The Hebrew, Aramaic and Greek terms that are often translated as “worship” (also, “kneel down” or “bow down”) are likewise translated in other languages in certain categories, including those based on physical activity, those which incorporate some element of “speaking” or “declaring,” and those which specify some type of mental activity.

Following is a list of (back-) translations (click or tap for details):

  • Javanese: “to prostrate oneself before”
  • Malay: “to kneel and bow the head”
  • Kaqchikel: “to kneel before”
  • Loma (Liberia): “to drop oneself beneath God’s foot”
  • Tepeuxila Cuicatec: “to wag the tail before God” (using a verb which with an animal subject means “to wag the tail,” but with a human subject)
  • Tzotzil: “to join to”
  • Kpelle: “to raise up a blessing to God”
  • Kekchí: “to praise as your God”
  • Cashibo-Cacataibo: “to say one is important”
  • San Blas Kuna: “to think of God with the heart”
  • Rincón Zapotec: “to have one’s heart go out to God”
  • Tabasco Chontal: “to holy-remember” (source of this and all above: Bratcher / Nida)
  • Obolo: itọtọbọ ebum: “expressing reverence and devotion” (source: Enene Enene)
  • Ngäbere: “to cut oneself down before” (“This figure of speech comes from the picture of towering mahoganies in the forest which, under the woodman’s ax, quiver, waver, and then in solemn, thunderous crashing bury their lofty heads in the upstretched arms of the surrounding forest. This is the experience of every true worshiper who sees ‘the Lord, high and lifted up.’ Our own unworthiness brings us low. As the Valientes say, ‘we cut ourselves down before’ His presence. Our heads, which have been carried high in self-confidence, sink lower and lower in worship.)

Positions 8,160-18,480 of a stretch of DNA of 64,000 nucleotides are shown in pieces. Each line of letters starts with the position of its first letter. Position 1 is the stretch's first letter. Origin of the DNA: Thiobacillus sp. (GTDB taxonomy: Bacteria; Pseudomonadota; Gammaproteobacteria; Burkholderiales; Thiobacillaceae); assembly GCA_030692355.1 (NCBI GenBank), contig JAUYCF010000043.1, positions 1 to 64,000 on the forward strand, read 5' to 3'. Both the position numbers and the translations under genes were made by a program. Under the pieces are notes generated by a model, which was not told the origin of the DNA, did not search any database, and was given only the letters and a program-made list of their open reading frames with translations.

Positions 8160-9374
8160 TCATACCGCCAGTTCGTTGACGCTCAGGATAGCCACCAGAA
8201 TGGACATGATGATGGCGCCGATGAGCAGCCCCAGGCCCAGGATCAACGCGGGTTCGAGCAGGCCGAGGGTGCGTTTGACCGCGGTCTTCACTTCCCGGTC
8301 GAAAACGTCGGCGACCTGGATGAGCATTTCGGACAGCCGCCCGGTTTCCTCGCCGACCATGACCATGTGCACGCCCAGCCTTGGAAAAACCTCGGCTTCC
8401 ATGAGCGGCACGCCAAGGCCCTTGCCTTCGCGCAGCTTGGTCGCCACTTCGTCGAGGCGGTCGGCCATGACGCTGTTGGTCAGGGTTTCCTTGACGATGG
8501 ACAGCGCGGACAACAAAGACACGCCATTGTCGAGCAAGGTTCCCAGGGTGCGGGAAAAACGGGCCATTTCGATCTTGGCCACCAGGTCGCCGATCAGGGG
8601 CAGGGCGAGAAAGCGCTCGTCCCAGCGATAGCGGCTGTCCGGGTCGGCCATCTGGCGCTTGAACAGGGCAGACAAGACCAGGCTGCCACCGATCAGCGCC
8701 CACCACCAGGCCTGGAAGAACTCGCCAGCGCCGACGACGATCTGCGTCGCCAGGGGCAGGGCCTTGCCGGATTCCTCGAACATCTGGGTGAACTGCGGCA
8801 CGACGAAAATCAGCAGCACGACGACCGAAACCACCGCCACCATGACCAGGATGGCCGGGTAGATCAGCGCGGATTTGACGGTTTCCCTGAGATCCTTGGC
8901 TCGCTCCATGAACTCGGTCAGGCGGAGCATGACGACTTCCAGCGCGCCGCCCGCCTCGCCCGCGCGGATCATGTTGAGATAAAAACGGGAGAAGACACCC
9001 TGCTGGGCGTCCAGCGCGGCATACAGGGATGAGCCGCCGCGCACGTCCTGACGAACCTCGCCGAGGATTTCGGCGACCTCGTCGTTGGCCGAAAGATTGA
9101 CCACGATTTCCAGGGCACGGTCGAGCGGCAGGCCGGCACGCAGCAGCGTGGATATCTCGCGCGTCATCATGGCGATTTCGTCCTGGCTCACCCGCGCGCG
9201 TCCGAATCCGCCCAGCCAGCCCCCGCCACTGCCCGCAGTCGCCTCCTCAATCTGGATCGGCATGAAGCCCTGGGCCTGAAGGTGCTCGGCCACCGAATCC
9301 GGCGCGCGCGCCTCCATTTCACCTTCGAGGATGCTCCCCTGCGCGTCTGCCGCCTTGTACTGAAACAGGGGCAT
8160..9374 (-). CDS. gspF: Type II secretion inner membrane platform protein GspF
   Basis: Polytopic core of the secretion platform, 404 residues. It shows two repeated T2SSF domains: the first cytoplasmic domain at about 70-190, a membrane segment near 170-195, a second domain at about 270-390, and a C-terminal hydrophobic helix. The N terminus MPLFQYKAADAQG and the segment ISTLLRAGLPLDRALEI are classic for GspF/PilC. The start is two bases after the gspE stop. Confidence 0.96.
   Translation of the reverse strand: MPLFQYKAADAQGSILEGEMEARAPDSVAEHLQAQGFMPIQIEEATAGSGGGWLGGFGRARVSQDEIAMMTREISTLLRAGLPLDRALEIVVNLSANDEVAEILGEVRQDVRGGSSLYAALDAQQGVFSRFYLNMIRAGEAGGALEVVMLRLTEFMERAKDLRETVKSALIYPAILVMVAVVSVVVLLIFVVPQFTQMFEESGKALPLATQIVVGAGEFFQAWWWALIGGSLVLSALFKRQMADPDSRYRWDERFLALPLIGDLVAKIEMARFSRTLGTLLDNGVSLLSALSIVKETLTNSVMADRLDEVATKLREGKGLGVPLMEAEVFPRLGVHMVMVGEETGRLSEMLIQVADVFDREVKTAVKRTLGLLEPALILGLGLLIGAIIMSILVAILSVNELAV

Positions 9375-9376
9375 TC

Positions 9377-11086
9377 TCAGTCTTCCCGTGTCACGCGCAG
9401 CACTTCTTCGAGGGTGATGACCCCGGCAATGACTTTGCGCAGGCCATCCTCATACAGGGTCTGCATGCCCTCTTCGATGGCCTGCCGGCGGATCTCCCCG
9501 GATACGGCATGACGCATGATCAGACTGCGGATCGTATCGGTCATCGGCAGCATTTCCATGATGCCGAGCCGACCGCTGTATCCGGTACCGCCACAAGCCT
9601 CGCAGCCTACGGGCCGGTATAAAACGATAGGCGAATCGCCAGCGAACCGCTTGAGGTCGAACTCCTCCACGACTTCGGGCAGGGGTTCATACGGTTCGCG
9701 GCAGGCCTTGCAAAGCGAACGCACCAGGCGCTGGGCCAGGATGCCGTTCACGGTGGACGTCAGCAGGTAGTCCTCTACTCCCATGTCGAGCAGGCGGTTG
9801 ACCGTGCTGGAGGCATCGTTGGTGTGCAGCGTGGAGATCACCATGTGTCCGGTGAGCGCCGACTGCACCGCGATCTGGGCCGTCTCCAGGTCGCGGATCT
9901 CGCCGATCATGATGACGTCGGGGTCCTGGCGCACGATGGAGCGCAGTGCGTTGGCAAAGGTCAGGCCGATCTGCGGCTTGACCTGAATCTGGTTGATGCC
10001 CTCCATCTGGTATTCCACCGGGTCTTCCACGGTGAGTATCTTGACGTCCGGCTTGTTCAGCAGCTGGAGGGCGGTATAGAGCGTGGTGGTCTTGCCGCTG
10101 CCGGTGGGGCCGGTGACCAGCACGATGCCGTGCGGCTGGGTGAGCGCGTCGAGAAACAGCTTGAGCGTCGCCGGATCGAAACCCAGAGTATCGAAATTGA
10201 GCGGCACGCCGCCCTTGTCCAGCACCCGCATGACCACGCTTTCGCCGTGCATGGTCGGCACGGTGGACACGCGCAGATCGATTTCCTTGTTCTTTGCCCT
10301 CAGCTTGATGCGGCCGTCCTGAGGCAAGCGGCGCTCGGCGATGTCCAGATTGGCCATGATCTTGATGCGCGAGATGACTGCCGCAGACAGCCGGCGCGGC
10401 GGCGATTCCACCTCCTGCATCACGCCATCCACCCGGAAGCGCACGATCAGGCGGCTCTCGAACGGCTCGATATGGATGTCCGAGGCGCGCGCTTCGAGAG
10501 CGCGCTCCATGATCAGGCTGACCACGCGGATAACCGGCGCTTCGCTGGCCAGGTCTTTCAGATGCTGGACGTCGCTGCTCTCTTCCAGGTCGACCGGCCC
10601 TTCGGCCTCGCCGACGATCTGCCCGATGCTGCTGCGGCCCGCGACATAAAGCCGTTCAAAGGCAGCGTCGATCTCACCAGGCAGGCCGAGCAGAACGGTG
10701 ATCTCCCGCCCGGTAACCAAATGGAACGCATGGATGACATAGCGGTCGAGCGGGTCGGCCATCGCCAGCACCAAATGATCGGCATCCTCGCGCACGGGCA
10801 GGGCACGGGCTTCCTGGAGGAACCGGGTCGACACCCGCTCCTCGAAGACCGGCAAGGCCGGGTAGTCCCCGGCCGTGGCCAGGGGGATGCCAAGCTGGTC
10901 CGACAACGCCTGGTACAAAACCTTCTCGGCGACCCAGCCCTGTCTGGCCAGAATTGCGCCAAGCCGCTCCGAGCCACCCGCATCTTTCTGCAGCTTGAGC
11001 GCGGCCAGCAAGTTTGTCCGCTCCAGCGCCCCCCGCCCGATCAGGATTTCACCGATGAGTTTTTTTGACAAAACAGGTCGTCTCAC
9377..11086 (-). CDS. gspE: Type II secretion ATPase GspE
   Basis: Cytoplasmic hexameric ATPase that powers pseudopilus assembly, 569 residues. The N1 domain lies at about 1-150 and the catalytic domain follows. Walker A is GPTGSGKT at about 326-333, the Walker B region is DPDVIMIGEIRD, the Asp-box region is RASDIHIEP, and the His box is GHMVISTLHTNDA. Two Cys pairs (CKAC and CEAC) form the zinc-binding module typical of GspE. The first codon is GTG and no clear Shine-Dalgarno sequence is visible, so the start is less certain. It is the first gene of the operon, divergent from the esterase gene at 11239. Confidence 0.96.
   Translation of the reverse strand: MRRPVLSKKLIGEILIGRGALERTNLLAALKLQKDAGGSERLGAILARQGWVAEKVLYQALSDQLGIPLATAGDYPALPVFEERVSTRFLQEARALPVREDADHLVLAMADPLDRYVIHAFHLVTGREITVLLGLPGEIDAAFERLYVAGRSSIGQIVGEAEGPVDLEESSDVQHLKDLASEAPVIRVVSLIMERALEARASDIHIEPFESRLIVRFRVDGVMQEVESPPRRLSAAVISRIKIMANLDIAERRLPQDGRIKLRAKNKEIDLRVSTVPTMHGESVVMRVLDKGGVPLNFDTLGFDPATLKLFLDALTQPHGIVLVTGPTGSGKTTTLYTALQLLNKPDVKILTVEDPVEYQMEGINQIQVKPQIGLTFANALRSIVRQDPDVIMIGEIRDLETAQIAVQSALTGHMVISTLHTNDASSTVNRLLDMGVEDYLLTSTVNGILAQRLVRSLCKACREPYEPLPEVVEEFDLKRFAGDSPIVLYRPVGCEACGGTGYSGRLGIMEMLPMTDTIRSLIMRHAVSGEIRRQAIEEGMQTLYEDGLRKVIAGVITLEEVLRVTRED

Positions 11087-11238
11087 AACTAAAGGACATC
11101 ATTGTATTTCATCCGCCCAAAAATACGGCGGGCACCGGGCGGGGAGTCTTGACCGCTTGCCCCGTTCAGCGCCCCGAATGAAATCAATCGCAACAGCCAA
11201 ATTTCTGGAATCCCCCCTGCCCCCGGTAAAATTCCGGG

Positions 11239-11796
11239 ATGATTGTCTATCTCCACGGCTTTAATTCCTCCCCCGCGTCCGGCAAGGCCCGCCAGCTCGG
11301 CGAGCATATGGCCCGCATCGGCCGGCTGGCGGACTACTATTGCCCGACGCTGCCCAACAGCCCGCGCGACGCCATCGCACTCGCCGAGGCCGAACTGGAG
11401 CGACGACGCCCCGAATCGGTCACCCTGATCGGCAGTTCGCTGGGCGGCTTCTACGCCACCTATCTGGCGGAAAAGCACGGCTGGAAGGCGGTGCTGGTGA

• Tzeltal: “ending oneself before God.” (“Only by coming to the end of oneself can one truly worship. The animist worships his deities in the hope of receiving corresponding benefits, and some pagans in Christendom think that church attendance is a guarantee of success in this life and good luck in the future. But God has never set a price on worship except the price that we must pay, namely, ‘coming to the end of ourselves.'”) (Source of this and the one above: Nida 1952, p. 163)
  • Folopa: “dying under God” (“an idiom that roughly back-translates “dying under God” which means lifting up his name and praising him and to acknowledge by everything one does and thanks that God is superior.”) (Source: Anderson / Moore, p. 202)
  • Chokwe: “kuivayila” — “to rub something on” (“When anyone goes into the presence of a king or other superior, according to native law and custom the inferior gets down on the ground, takes a little earth in the fingers of his right hand, rubs it on his own body, and then claps his hands in homage and the greeting of friendship. It is a token of veneration, of homage, of extreme gratitude for some favor received. It is also a recognition of kingship, lordship, and a prostrating of oneself in its presence. Yet it simply is the applicative form of ‘to rub something on oneself’, this form of the verb giving the value of ‘because of.’ Thus in God’s presence as king and Lord we metaphorically rub dirt on ourselves, thus acknowledging Him for what He really is and what He has done for us.”) (Source: D. B. Long in The Bible Translator 1952, p. 87ff.)

In Luang it is translated with different shades of meaning:

  • For Mark 15:19 and Matt. 2:8 and 2:11: “uh’idma-rrama llia’ara” — “to kiss the fingernail and lick the heel”
  • For Acts 16:14: “ra’uli-rawedi” — “to praise-talk about”
  • For Acts 14:15, 15:20, 17:16, 17:25: “hoi-tani” — “serve right hand – serve left”
  • For Acts 13:16 and 13:26: “una-umta’ata” — “respect-fear”
  • For 2 Thess. 2:4: “kola tieru awur nehla” — “hold waist – hug neck”

Source: Kathy Taber in Notes on Translation 1/1999, p. 9-16.